“In my experience, editors are always reading work with good will and good faith and good intentions. And those good intentions don’t just pave the road to hell. People are reading the work when they could be doing something else, perhaps to benefit their own careers. And they do so willingly. It’s not a sacrifice. We all do it because we choose to do it. And we’re lucky to do so. What I hope is that the good faith is communicable.”
“If I like a poet’s work, I buy their books because it means so much, not just to the poets but to the presses that try so hard to put the work out there. I buy books because I believe in that. If we aren’t buying each other’s books then the whole system falls apart.”
“I try to pay attention to all kinds of language, as we all do—not just literature, but the language that engages us 90% of the rest of our time. It’s there. It’s ours.”
“If a poem has five good words in it, that’s a considerable achievement.”
“Poetry did some surveys to understand our own audience better, and more than half of our readers have no advanced degree past high school. They are general readers, sophisticated people who want to read challenging contemporary poetry every month . . . and they are there for us, and we should never neglect our understanding that our audience is what we would wish it to be and we just need to say something to them in the best way we can.”
About VIDA Voices & Views:
VIDA Voices & Views is a video interview program designed to call attention to a plurality of voices by interviewing writers, editors, publishers, series curators, anthologists, awards committee members, and other dedicated members of the literary community about their own work, vision, and concerns, as well as topics at the forefront of literary activism. The program seeks to contribute to a better understanding of the literary landscape and the issues facing artists of all genders, as well as to foster nuanced conversation about gender parity, race, disability, LGBTQ, economic, and other crucial issues impacting writers today. The host and executive producer of VIDA Voices & Views is Melissa Studdard. Other members of the team are Lauren Rachel Berman, producer; Samuel Caterisano, editor; and Eamon Stewart, graphics designer. To learn more about VIDA Voices & Views and to listen to our other interviews please visit: http://www.vidaweb.org/about-vida-voices-views/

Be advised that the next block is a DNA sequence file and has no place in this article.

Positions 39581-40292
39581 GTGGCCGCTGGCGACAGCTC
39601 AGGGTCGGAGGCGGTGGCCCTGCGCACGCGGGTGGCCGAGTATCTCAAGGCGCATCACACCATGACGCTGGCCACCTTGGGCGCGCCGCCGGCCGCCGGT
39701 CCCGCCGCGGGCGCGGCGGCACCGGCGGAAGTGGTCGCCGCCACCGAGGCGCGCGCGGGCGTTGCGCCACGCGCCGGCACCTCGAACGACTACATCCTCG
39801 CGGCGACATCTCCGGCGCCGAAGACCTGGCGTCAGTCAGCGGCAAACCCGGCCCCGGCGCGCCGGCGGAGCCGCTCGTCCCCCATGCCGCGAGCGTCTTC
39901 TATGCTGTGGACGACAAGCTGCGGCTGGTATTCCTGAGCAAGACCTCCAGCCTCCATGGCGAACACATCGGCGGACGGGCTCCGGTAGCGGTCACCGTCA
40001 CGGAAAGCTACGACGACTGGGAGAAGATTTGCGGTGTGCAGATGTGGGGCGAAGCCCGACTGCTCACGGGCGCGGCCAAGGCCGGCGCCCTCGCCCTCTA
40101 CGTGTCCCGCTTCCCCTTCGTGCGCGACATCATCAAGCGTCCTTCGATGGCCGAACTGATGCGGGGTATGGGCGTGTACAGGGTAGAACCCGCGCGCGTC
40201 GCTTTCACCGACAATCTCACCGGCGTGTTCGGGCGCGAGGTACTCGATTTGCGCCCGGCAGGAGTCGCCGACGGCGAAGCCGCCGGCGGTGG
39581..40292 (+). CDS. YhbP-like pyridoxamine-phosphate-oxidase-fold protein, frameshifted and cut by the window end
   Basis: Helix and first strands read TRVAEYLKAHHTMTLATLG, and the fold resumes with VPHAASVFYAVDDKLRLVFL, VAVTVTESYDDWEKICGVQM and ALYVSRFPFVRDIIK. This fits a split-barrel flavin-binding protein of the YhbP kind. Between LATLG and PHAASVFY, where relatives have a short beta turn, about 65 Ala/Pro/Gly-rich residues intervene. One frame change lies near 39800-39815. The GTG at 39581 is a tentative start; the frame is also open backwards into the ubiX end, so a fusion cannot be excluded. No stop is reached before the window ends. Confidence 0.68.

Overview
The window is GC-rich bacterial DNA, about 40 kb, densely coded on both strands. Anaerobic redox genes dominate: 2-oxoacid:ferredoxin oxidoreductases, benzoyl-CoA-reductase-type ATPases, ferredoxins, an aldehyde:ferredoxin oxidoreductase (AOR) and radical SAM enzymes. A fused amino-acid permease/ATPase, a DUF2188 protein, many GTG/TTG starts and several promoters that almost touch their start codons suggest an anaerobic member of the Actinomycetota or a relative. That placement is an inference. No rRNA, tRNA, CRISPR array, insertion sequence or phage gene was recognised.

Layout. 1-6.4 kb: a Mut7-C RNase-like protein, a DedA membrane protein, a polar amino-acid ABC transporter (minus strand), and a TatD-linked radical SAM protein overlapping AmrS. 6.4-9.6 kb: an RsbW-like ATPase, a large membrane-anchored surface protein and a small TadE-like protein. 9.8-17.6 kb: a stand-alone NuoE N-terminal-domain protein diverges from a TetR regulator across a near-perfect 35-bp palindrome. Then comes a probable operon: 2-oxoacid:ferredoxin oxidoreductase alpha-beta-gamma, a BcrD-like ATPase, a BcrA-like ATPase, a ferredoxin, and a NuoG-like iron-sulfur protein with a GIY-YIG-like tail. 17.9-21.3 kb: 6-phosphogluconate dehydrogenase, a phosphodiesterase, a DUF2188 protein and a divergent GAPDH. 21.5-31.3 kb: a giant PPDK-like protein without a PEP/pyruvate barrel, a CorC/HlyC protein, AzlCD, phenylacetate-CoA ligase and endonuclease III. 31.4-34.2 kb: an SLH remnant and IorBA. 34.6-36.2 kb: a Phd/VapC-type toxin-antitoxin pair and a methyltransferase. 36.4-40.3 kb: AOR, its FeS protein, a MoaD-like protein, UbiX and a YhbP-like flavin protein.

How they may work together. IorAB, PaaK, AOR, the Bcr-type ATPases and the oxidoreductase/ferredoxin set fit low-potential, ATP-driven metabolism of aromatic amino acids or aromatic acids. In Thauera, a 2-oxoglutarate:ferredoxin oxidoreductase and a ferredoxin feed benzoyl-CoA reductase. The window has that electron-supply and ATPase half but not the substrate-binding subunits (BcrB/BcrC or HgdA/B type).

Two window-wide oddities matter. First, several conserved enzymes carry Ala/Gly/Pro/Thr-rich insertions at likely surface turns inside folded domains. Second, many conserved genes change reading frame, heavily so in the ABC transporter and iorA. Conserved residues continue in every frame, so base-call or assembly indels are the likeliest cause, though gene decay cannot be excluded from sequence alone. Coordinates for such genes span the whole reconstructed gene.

JT: Melissa, I hugely enjoyed your poetry collection I Ate the Cosmos for Breakfast, which seemed to me original, strange and often sublime. At the same time, your neo-Romanticism is also accompanied by an eye for the beauty of the everyday – so that the sublime mixes with the mundane (“Washing clothes … is an act of prayer,” you say in one poem, and another is entitled “Starry Night, with Socks”). For me, I would say this was one of the hallmarks of your style – but do tell me if I’m wrong. How would you describe your style?
MS: I love that assessment, Jonathan – especially that you called I Ate the Cosmos for Breakfast “strange.” In pointing out the commingling of the mundane and sublime, you nailed not only my style, but also how I experience the world. I grew up in a secular home. My father is agnostic, and my mother is spiritual with a deep curiosity about supernatural mysteries. We didn’t go to church, but I would sit at the top of the jungle gym in my back yard and talk to god. I believed and still believe that god is in my backyard. That’s part of it. Also, there’s something a monk said to me years ago when I was learning Buddhist meditation. He said, “When you learn to relax inside your mind, you can be on permanent vacation, 24 hours a day, 7 days a week.” You don’t need to go anywhere or seek anything. The beach, the flower, the mountain – they are all inside you. So, yes, I carry them with me when I vacuum and put on socks. Then I realize that vacuum cleaners and socks are sublime too. So, I think I would describe my style as you have, except to also possibly add that I think figuratively. I’m sure I have driven people crazy with my constant metaphors and analogies in everyday conversation, but if I want to understand or explain something, my mind almost always reaches for a comparison.